I recently attempted to install RedHat Linux 3.0.3 (that’s the one from 1996, not RHEL 3.0) in VirtualBox. I thought I’d use the BusLogic SCSI emulation and the newer 1.3.57 Linux kernel. It did not work at all.
The problem was that the BusLogic SCSI driver, version 1.3.1 by the late Leonard N. Zubkoff, wouldn’t load. It failed with the following error message: ‘INQUIRE INSTALLED DEVICES ID 0 TO 7 FAILED – DETACHING’. That in turn caused the kernel to panic as it was unable to mount the root filesystem. The real problem turned out to be caused by a rather interesting collection of bugs in the Linux BusLogic driver.
The timeout handling in the old Zubkoff BusLogic drivers (BusLogic.c and BusLogic.h)(older Linux versions used an entirely different driver!) is most charitably described as very naive. The routine
BusLogic_Command() calculates a local variable called
TimeoutCounter based on the kernel variable
loops_per_sec (nothing like completely different coding styles to improve code readability). The
TimeoutCounter is then used to calculate the maximum number of times hardware status registers will be polled.
This approach usually works reasonably well for short periods of time (at most a few milliseconds), but it is not accurate because the speed of port I/O operations is not fixed. Unfortunately, here it’s used even for timeouts meant to last “approximately 60 seconds”. Why proper OS timing services weren’t used here is a question no one alive can probably answer.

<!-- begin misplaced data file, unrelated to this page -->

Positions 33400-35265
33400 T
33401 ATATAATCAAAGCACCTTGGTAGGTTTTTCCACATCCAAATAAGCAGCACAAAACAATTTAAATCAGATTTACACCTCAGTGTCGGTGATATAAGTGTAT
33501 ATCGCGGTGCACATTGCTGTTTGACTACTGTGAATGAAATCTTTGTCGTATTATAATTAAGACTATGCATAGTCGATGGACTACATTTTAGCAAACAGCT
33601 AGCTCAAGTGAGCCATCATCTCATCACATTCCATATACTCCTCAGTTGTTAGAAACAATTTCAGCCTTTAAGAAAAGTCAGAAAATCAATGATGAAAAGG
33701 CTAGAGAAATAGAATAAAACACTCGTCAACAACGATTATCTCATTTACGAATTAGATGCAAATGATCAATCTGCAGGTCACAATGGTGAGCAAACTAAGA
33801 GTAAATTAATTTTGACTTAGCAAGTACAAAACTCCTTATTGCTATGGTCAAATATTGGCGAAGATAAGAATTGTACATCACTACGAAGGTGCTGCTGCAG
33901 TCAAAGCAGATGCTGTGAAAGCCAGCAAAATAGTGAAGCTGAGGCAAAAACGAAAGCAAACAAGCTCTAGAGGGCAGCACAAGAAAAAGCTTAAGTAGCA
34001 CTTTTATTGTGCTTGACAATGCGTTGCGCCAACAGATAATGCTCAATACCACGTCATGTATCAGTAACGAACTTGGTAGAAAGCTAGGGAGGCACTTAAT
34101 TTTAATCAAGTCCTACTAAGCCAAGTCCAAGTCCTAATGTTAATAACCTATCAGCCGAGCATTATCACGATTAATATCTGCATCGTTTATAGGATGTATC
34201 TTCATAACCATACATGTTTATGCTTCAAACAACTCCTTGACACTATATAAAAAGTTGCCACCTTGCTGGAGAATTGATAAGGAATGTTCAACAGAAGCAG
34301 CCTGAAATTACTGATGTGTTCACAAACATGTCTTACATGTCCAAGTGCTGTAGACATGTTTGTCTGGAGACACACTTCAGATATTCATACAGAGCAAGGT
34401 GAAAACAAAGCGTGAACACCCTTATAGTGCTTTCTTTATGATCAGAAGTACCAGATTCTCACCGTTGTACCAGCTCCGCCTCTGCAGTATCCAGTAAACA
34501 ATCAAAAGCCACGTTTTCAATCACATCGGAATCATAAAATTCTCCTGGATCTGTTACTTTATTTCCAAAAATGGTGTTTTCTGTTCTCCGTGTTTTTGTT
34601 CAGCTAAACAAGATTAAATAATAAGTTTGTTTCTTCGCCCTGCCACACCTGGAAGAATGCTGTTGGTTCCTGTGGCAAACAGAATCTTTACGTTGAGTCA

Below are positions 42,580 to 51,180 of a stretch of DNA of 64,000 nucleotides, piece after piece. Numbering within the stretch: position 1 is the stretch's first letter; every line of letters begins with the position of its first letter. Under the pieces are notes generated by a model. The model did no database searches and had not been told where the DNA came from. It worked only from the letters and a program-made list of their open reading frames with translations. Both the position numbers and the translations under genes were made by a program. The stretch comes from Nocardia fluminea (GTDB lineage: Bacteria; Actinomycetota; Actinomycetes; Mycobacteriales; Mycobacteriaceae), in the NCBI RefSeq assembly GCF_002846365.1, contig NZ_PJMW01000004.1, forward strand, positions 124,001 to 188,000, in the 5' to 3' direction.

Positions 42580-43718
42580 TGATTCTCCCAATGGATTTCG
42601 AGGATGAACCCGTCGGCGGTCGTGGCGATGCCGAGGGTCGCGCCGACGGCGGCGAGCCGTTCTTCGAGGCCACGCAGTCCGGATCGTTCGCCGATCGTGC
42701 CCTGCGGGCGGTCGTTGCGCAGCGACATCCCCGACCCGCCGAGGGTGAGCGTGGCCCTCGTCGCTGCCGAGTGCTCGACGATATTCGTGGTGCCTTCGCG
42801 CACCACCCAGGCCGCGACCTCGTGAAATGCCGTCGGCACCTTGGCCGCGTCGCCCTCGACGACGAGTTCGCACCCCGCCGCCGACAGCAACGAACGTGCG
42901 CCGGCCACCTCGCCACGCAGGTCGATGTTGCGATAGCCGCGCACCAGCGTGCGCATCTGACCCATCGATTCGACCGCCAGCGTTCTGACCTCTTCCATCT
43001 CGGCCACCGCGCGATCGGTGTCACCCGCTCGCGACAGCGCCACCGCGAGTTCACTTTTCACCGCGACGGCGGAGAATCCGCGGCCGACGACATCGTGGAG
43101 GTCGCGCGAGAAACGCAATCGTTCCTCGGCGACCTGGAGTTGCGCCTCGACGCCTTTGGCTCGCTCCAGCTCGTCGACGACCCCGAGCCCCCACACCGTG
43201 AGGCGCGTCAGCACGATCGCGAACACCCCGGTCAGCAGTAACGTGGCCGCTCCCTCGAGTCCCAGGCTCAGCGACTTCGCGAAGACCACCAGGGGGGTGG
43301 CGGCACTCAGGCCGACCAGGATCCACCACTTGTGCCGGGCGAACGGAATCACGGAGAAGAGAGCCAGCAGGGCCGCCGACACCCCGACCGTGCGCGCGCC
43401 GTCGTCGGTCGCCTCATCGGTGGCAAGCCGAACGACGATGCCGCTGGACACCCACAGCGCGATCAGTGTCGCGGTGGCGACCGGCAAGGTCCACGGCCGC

INQUIRE INSTALLED DEVICES is a convenience controller command which sends TEST UNIT READY commands to all SCSI devices attached to the bus, and as such may take many seconds to complete. Hence the desired 60-second timeout.
One problem is that the driver assumes that the speed of port I/O operations is directly proportional to CPU clock speed, which is most certainly not true. On the contrary, the port I/O speed remains more or less constant because it’s tied to the bus (ISA, PCI) frequency and not CPU frequency.
A related but much worse problem is that the logic calculating
loops_per_sec is far too optimistic (i.e. buggy). The
loops_per_sec value is either shifted right by 4 or shifted left by 2 to obtain
TimeoutCounter. However, not even a slightest attempt is made to ensure that the
loops_per_sec value is in the implicitly assumed range, i.e.
TimeoutCounter won’t end up as zero after shifting.
To add insult to injury,
TimeoutCounter is a signed variable even though
loops_per_sec is not. Obviously values like 0x20000000 will suddenly turn into negative integers after being shifted left by two. That then completely confuses the rest of the code which checks for
TimeoutCounter being greater or equal to zero using a signed comparison.
And that’s exactly what happens on my system: The CPU is detected as having about 3434 BogoMIPS, which corresponds to a
loops_per_sec value 500,000 times larger, or 0x66575740. When shifted left by two, this results in 0x995D5D00… which, sadly, is a negative number and the BusLogic driver timeout logic completely falls apart.
This is a classic example of a latent logic bug which can’t be discovered during normal testing. At the time the driver was written, the
loops_per_sec values were in the expected range on all test systems. But fast forward a few years and poof, suddenly the “tested and proven” code breaks. Only a code review by an experienced engineer might help… perhaps.
It would be fairly easy to make the driver timeout logic more robust, but that’s an exercise left for another day.